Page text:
When looking at strengths, a company’s opportunities, prospects, assets, resources, employees, managers, past experiences and activities need to be carefully examined considering the extreme volatile nature of the cargo. If a team was put together that did not understand much about blood to begin with, there may not be much success in the operations. Things like forward operating bases would need to be planned out in accordance with the planned distance to the delivery zone and the time that it would take to get there. These delivery zones are most likely near or at hospitals being that this is a delivery program for the U.S so airspace restrictions, TFRs, BVLOS, live air traffic and many, many people not involved with the operation will be present. Is only one hospital or clinic being flown to? That doesn’t sound very profitable, so extreme care would need to be taken in even deciding where to put your forward operating base so as to reach as many clients as possible. The U.S. is not the plains of Africa whom blood delivery is being utilized for via UAV instead of hours and hours of off the beaten path driving. There are an extreme number of hurdles involved with this project stateside. These could be looked at as weaknesses and regulatory staunching of the project would be counted as such.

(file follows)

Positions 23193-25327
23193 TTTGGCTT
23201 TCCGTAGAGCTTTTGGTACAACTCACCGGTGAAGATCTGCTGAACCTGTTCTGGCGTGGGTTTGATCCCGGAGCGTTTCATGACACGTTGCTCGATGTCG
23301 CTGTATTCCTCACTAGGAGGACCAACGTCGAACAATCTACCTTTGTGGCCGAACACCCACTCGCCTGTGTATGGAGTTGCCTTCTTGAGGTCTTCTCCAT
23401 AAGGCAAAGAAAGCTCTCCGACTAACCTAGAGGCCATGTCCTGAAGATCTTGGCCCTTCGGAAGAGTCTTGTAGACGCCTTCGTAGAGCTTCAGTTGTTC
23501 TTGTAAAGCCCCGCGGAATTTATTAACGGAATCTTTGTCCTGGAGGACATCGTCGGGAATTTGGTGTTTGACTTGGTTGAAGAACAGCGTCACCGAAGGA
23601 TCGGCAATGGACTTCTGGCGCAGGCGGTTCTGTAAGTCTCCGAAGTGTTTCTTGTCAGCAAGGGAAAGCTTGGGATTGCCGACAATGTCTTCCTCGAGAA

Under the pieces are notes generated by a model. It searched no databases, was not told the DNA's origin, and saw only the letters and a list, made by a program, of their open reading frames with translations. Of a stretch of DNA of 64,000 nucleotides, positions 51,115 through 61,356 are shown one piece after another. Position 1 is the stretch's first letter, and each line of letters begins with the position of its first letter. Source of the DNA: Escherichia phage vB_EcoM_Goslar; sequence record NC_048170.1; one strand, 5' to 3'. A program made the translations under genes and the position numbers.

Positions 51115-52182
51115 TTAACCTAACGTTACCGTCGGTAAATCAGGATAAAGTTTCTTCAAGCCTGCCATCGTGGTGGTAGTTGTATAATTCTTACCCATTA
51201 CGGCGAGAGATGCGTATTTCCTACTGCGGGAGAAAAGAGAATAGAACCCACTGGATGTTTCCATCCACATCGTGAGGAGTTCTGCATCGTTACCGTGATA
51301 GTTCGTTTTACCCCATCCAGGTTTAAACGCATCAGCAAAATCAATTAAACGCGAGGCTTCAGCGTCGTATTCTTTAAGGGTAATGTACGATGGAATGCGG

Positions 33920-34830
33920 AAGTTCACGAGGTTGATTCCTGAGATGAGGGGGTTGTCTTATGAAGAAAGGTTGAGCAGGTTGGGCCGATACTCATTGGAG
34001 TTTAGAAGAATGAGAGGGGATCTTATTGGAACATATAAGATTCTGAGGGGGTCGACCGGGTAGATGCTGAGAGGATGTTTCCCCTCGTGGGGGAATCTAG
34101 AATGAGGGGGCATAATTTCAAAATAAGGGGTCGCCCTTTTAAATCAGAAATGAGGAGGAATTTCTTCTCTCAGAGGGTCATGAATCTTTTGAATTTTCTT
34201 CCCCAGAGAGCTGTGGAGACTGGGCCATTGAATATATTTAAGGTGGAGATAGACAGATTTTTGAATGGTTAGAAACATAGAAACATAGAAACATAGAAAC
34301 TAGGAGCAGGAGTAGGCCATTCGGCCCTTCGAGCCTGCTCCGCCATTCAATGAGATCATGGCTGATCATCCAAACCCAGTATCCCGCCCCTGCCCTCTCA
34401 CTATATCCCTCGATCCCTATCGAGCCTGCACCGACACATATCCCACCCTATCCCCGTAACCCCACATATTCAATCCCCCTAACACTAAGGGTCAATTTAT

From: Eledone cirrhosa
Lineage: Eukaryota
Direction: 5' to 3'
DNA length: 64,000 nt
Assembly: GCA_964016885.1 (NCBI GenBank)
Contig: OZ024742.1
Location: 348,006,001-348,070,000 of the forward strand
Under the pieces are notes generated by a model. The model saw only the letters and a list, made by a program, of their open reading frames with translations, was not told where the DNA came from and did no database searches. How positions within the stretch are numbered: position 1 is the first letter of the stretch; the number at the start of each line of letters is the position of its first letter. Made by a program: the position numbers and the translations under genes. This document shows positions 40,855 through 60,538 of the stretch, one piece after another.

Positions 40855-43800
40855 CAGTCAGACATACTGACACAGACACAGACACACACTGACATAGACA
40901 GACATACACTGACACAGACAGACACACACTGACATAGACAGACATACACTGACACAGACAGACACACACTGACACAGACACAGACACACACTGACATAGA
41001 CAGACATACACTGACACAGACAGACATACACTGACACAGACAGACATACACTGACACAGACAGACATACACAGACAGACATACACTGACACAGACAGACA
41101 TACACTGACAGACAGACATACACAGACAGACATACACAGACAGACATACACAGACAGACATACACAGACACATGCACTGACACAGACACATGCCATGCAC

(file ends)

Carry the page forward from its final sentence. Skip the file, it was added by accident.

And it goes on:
By creating a SWOT analysis in the beginning, these factors would be identified amongst the team and a plan could be developed of how to address these issues and the steps that were needed for it to be successful. It is important to have a designated leader for this type of analysis to keep things moving. There are so many regulatory concerns at this point and it would be extremely easy to get hung up and cease forward progress. It can not be left up to only the leader though. This will take a massive team effort to accomplish.